When Jesus stood before Pilate to be judged, Pilate asked him, “Are you the king of the Jews?” Jesus replied, “My kingdom is not of this world. If it were, my servants would fight to prevent my arrest by the Jewish leaders.” By referring to his kingdom as a spiritual reign and not one of this world, Jesus gives us good reason to maintain a healthy perspective on and participation in current events, including sports and politics.
Recent research confirms the wisdom of this perspective. A paper published in the Proceedings of the National Academy of Sciences shows that in addition to the spiritual and psychological benefits of following this advice, our physical health actually depends upon it. A team of twelve medical researchers led by Matthew Mefford discovered a surprising connection.
Mefford’s team first cited previous studies showing that within minutes to hours after major traumatic events, the number of acute cardiovascular disease events (angina, heart attacks, and strokes) rises substantially.1 For example, on the day of the 6.7-magnitude Northridge, California, earthquake in 1994, the number of deaths due to cardiovascular disease events (CDEs) of Los Angeles County residents rose by 92% above the average daily rate for the 16 days previous and the 14 days following the quake.2 More people died as a result of increased CDEs than from the earthquake itself.
On September 11, 2001, medical diagnoses associated with cardiac ischemia (restriction of blood supply to heart tissues), even thousands of miles away from New York City, rose by 70%.3 Even something far less disastrous, such as a nationally significant sports defeat, can trigger an uptick in CDEs. On June 22, 1996, when the Dutch soccer team was eliminated from the European championship, mortality from heart attacks and strokes among Netherlands’ male adult population increased by 51%.4
The research team compared these numbers with the rate of acute CDEs among Kaiser Permanente Southern California patients around the time of the 2016 US presidential election. They found that during the two days after the election, the rate of heart attacks and strokes increased by 62% compared with the same two days of the previous week. The increase was similar across race, age, and sex.
Healthy Responses to Political Upheaval
Mefford and his colleagues made no recommendations on how to better respond to the health challenges posed by disasters and other stress-inducing events other than to conclude that more research studies are needed. However, reading their paper stirred my thinking about spiritual connections.
Given a surge in CDEs after a sporting event, no wonder we see a substantial increase in them after a national election, which has bearing on our laws, economy, national security, international relations, and so much more, including the moral-ethical-spiritual climate of the country.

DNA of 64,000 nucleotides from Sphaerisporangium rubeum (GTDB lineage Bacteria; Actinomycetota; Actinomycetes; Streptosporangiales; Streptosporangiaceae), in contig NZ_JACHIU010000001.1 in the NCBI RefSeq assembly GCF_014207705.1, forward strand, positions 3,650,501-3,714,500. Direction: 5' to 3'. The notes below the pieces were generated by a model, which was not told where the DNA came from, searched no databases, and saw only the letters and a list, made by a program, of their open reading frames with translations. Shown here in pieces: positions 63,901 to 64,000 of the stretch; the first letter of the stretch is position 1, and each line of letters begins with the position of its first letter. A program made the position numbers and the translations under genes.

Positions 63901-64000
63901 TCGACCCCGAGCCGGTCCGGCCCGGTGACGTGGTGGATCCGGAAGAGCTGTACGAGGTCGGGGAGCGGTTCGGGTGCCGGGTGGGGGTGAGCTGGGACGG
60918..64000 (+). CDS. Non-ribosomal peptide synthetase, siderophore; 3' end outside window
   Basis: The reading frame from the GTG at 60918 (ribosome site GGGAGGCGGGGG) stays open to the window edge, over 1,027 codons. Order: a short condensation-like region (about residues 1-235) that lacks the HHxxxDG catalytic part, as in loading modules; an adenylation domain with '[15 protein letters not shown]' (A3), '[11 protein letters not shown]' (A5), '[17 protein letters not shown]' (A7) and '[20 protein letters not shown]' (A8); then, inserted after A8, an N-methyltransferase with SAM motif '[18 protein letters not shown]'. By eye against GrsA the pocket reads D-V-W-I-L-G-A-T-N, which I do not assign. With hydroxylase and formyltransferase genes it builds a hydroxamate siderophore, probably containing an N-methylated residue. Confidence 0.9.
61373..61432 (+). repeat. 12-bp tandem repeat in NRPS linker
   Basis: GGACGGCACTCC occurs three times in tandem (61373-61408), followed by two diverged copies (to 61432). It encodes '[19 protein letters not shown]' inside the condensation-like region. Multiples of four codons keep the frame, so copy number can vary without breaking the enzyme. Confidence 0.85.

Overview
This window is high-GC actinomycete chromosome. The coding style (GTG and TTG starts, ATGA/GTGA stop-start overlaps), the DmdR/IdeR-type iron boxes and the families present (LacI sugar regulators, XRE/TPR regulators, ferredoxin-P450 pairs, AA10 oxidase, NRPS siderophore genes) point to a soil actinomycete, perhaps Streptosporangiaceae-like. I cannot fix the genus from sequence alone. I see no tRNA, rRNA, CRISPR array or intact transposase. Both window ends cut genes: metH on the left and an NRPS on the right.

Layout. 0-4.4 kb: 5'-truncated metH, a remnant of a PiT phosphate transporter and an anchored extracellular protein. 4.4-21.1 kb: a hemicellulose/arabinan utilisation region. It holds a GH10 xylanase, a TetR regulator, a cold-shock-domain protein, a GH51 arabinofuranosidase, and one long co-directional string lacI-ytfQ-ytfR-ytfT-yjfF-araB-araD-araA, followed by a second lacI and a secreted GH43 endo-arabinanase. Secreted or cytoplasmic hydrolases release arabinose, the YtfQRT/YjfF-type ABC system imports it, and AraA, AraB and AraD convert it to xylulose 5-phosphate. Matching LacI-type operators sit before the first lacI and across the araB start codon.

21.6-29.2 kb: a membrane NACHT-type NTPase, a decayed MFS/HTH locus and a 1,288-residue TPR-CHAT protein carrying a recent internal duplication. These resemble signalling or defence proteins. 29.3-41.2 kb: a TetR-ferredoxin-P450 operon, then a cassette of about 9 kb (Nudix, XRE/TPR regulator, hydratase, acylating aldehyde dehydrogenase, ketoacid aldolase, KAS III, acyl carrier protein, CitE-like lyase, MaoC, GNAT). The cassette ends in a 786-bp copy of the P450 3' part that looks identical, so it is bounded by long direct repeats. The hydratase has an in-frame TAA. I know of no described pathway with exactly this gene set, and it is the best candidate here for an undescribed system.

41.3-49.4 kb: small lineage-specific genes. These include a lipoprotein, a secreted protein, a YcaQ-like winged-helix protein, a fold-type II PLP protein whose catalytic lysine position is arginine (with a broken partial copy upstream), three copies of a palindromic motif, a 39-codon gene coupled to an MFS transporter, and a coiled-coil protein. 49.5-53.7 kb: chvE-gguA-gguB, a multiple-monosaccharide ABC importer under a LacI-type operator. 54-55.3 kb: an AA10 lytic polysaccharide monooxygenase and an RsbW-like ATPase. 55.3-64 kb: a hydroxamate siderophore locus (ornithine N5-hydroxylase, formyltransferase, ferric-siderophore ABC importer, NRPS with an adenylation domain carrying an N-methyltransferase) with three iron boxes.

From a Christian perspective, we should not be surprised by the degree to which many political contests become rancorous, disturbing, and stressful. Paul reminds us in Ephesian 6:12 that rulers, authorities, powers of darkness, and spiritual forces are engaged in a battle for human souls. In Daniel 10 we learn that God may deploy angels to oppose or support the rulers of nations.
While I do not mean to imply that all political events involve supernatural interventions by demons and angels, I believe that some do. So, we can expect that many of our political leaders, especially those with the greatest influence over a municipality, state, nation, or cluster of nations will be affected by “spiritual forces of evil.”
Given that our political leaders are targets of spiritual forces, Scripture commands us to pray for these individuals (see 1 Timothy 2:1–2). However, we can pray without grave anxiety, fear, or stress because “the army that fights for us is more powerful than the one against us” (2 Kings 6:16).
Meanwhile, our cardiovascular system can be protected from undue stress as we focus on the certainty that God is in control. Whatever happens in the political arena or anywhere else, “God works for the good of those who love him, who have been called according to his purpose” (Romans 8:28).
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Matthew T. Mefford et al., “Sociopolitical Stress and Acute Cardiovascular Disease Hospitalizations around the 2016 Presidential Election,” Proceedings of the National Academy of Sciences USA 117, no. 43 (October 27, 2020): 27054–58, doi:10.1073/pnas.2012096117.
Robert A. Kloner et al., “Population-Based Analysis of the Effect of the Northridge Earthquake on Cardiac Death in Los Angeles County, California,” Journal of the American College of Cardiology 30, no. 5 (December 1997): 1174–80, PII S0735-1097(97)00281-7.
S. Claiborne Johnston, Michael E. Sorel, and Stephen Sidney, “Effects of the September 11th Attacks on Urgent and Emergent Medical Evaluations in a Northern California Managed Care Plan,” American Journal of Medicine 113, no. 7 (November 2002): 556–62, doi:10.1016/s0002-9343(02)01321-9.
Daniel R. Witte et al., “Cardiovascular Mortality in Dutch Men during 1996 European Football Championship: Longitudinal Population Study,” British Medical Journal 321 (December 23, 2000): 1552–54, doi:10.1136/bmj.321.1552.